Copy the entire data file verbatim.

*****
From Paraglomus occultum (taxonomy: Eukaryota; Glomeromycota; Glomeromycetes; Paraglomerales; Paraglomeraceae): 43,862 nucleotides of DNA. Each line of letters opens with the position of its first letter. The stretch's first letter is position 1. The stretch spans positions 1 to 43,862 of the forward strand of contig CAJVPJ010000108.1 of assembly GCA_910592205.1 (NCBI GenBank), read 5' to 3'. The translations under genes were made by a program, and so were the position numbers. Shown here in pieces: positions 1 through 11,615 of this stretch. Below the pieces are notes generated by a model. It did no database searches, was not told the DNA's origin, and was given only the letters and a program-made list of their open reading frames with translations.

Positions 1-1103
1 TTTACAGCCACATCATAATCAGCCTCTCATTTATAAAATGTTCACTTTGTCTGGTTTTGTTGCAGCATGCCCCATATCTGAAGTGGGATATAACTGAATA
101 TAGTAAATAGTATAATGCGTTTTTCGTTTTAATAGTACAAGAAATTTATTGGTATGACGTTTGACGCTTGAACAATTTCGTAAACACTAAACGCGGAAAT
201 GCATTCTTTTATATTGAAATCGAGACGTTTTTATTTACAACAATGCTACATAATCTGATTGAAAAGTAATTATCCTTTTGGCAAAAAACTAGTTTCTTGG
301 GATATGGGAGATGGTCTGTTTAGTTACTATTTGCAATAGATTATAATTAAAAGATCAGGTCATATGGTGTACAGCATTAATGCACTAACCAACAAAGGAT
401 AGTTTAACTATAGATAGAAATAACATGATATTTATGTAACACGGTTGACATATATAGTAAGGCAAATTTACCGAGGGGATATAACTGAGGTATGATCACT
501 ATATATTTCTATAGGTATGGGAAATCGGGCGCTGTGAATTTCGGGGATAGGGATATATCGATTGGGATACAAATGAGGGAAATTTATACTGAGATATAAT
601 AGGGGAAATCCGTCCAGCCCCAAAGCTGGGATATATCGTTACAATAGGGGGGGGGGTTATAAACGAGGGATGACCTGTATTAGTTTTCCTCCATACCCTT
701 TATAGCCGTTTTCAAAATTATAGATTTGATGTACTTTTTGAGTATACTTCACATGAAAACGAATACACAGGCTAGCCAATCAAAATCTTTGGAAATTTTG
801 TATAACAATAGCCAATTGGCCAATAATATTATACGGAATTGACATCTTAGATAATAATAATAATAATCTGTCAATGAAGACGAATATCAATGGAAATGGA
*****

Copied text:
From Paraglomus occultum (taxonomy: Eukaryota; Glomeromycota; Glomeromycetes; Paraglomerales; Paraglomeraceae): 43,862 nucleotides of DNA. Each line of letters opens with the position of its first letter. The stretch's first letter is position 1. The stretch spans positions 1 to 43,862 of the forward strand of contig CAJVPJ010000108.1 of assembly GCA_910592205.1 (NCBI GenBank), read 5' to 3'. The translations under genes were made by a program, and so were the position numbers. Shown here in pieces: positions 1 through 11,615 of this stretch. Below the pieces are notes generated by a model. It did no database searches, was not told the DNA's origin, and was given only the letters and a program-made list of their open reading frames with translations.

Positions 1-1103
1 TTTACAGCCACATCATAATCAGCCTCTCATTTATAAAATGTTCACTTTGTCTGGTTTTGTTGCAGCATGCCCCATATCTGAAGTGGGATATAACTGAATA
101 TAGTAAATAGTATAATGCGTTTTTCGTTTTAATAGTACAAGAAATTTATTGGTATGACGTTTGACGCTTGAACAATTTCGTAAACACTAAACGCGGAAAT
201 GCATTCTTTTATATTGAAATCGAGACGTTTTTATTTACAACAATGCTACATAATCTGATTGAAAAGTAATTATCCTTTTGGCAAAAAACTAGTTTCTTGG
301 GATATGGGAGATGGTCTGTTTAGTTACTATTTGCAATAGATTATAATTAAAAGATCAGGTCATATGGTGTACAGCATTAATGCACTAACCAACAAAGGAT
401 AGTTTAACTATAGATAGAAATAACATGATATTTATGTAACACGGTTGACATATATAGTAAGGCAAATTTACCGAGGGGATATAACTGAGGTATGATCACT
501 ATATATTTCTATAGGTATGGGAAATCGGGCGCTGTGAATTTCGGGGATAGGGATATATCGATTGGGATACAAATGAGGGAAATTTATACTGAGATATAAT
601 AGGGGAAATCCGTCCAGCCCCAAAGCTGGGATATATCGTTACAATAGGGGGGGGGGTTATAAACGAGGGATGACCTGTATTAGTTTTCCTCCATACCCTT
701 TATAGCCGTTTTCAAAATTATAGATTTGATGTACTTTTTGAGTATACTTCACATGAAAACGAATACACAGGCTAGCCAATCAAAATCTTTGGAAATTTTG
801 TATAACAATAGCCAATTGGCCAATAATATTATACGGAATTGACATCTTAGATAATAATAATAATAATCTGTCAATGAAGACGAATATCAATGGAAATGGA